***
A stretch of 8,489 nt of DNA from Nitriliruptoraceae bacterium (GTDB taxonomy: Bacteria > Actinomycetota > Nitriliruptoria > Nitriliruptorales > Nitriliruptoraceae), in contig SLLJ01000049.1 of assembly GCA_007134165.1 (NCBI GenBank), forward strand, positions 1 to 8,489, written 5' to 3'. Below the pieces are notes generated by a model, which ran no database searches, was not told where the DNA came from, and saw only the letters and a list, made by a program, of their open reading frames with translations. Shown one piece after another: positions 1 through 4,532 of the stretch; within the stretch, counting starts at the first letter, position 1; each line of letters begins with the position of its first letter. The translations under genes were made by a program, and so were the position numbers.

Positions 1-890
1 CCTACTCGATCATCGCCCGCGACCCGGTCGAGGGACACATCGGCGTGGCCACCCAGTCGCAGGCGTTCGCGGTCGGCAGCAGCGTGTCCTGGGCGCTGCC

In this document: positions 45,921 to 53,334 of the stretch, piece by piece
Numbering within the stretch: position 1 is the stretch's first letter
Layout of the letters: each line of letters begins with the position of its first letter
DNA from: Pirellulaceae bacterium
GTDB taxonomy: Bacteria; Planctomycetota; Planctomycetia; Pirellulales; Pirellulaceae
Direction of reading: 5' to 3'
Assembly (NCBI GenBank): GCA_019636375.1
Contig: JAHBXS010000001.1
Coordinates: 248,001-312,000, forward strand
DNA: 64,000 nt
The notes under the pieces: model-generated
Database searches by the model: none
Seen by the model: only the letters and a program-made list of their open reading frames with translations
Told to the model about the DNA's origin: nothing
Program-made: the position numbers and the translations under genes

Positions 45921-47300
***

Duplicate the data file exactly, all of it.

A stretch of 8,489 nt of DNA from Nitriliruptoraceae bacterium (GTDB taxonomy: Bacteria > Actinomycetota > Nitriliruptoria > Nitriliruptorales > Nitriliruptoraceae), in contig SLLJ01000049.1 of assembly GCA_007134165.1 (NCBI GenBank), forward strand, positions 1 to 8,489, written 5' to 3'. Below the pieces are notes generated by a model, which ran no database searches, was not told where the DNA came from, and saw only the letters and a list, made by a program, of their open reading frames with translations. Shown one piece after another: positions 1 through 4,532 of the stretch; within the stretch, counting starts at the first letter, position 1; each line of letters begins with the position of its first letter. The translations under genes were made by a program, and so were the position numbers.

Positions 1-890
1 CCTACTCGATCATCGCCCGCGACCCGGTCGAGGGACACATCGGCGTGGCCACCCAGTCGCAGGCGTTCGCGGTCGGCAGCAGCGTGTCCTGGGCGCTGCC

In this document: positions 45,921 to 53,334 of the stretch, piece by piece
Numbering within the stretch: position 1 is the stretch's first letter
Layout of the letters: each line of letters begins with the position of its first letter
DNA from: Pirellulaceae bacterium
GTDB taxonomy: Bacteria; Planctomycetota; Planctomycetia; Pirellulales; Pirellulaceae
Direction of reading: 5' to 3'
Assembly (NCBI GenBank): GCA_019636375.1
Contig: JAHBXS010000001.1
Coordinates: 248,001-312,000, forward strand
DNA: 64,000 nt
The notes under the pieces: model-generated
Database searches by the model: none
Seen by the model: only the letters and a program-made list of their open reading frames with translations
Told to the model about the DNA's origin: nothing
Program-made: the position numbers and the translations under genes

Positions 45921-47300